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Harman Kardon's latest range of receivers take a radical approach to one aspect of design. Instead of the traditional iron-core transformer, they use a digital power supply. The result is the Harman Kardon AVR 161 five-channel home-theatre receiver, weighing just 4.6 kilograms. It looks a bit chunkier, so I kept being surprised every time I picked it up.
The five amplifiers are each rated at 85 watts and require loudspeakers rated at an impedance of at least 6 ohms, ruling out some options. There is no support for other zones, and the five amplifiers are locked into their basic functions. The receiver supports 7.1 channel audio from Blu-ray discs, but the two surround back channels are mixed down into the regular surround channels.
You get five HDMI inputs (one supports MHL), all on the rear panel, with a USB socket on the front. And a network connection. Unusually for a home-theatre receiver, Bluetooth is built in.
The receiver comes with only a 10-page quick-start guide in the box to apparently "conserve our natural resources". If you want the proper 52-page manual then you're going to have to find your way to the UK website of Harman Kardon and download it. Other brands that don't want to print a big manual slip in a CD with the PDF manual.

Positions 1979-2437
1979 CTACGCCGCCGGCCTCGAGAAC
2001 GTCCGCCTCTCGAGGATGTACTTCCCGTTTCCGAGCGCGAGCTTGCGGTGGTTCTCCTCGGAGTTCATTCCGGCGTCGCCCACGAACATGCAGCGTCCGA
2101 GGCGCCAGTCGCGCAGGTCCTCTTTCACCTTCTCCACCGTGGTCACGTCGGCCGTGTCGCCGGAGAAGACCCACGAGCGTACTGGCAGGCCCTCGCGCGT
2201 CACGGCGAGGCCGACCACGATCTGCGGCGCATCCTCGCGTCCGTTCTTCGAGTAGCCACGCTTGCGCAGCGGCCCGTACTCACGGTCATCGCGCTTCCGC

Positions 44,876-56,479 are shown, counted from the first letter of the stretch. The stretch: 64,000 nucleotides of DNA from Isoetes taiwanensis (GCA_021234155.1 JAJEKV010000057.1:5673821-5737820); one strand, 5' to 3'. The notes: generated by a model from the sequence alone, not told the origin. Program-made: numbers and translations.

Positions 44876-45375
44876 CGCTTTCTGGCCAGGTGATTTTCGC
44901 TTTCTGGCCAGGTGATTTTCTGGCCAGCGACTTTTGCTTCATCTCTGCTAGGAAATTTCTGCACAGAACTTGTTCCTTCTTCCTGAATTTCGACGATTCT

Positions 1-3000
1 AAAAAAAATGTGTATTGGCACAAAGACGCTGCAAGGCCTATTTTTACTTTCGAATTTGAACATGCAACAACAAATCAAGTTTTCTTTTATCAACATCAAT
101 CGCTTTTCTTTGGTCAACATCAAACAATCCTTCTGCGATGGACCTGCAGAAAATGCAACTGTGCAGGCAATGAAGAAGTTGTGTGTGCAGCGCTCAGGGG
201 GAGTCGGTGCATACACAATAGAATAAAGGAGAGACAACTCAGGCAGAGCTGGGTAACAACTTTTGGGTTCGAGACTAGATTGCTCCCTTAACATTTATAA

Otherwise, set-up was mostly unremarkable. There's an automatic calibration system called EzSet/EQ. Rather than using blasts of pink noise, this one sweeps up simple tones from deep bass to high frequencies, four times for each speaker, to do its measurements. It wrongly decided that all my speakers — the ones that some other receivers equally wrongly take to be all Large — were all Small and set their crossovers to the subwoofer at 80 hertz. As always with any receiver, check this setting and change it manually if it seems warranted.
Harman Kardon tends to have its receivers default to delivering surround-sound processing of one form or another with stereo inputs. The first stereo music I listened to had a rather echoey surround effect thanks to something called Virtual Surround. If you like your sound reasonably pure, take a few minutes to go and set the default sound modes.
(Credit: Harman Kardon)